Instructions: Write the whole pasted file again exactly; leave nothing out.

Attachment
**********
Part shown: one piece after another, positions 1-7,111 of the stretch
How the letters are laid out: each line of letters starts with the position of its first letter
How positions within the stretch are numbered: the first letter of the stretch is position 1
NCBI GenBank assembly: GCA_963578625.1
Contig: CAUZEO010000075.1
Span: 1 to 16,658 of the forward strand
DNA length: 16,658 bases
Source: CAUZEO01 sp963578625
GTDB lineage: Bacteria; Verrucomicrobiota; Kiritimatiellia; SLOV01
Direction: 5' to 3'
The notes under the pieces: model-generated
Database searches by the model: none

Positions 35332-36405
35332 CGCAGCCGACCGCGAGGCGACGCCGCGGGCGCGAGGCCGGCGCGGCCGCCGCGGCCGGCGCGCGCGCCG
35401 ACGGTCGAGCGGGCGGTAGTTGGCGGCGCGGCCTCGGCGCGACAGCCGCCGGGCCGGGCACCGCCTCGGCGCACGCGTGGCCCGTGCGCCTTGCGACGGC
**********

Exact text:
Part shown: one piece after another, positions 1-7,111 of the stretch
How the letters are laid out: each line of letters starts with the position of its first letter
How positions within the stretch are numbered: the first letter of the stretch is position 1
NCBI GenBank assembly: GCA_963578625.1
Contig: CAUZEO010000075.1
Span: 1 to 16,658 of the forward strand
DNA length: 16,658 bases
Source: CAUZEO01 sp963578625
GTDB lineage: Bacteria; Verrucomicrobiota; Kiritimatiellia; SLOV01
Direction: 5' to 3'
The notes under the pieces: model-generated
Database searches by the model: none

Positions 35332-36405
35332 CGCAGCCGACCGCGAGGCGACGCCGCGGGCGCGAGGCCGGCGCGGCCGCCGCGGCCGGCGCGCGCGCCG
35401 ACGGTCGAGCGGGCGGTAGTTGGCGGCGCGGCCTCGGCGCGACAGCCGCCGGGCCGGGCACCGCCTCGGCGCACGCGTGGCCCGTGCGCCTTGCGACGGC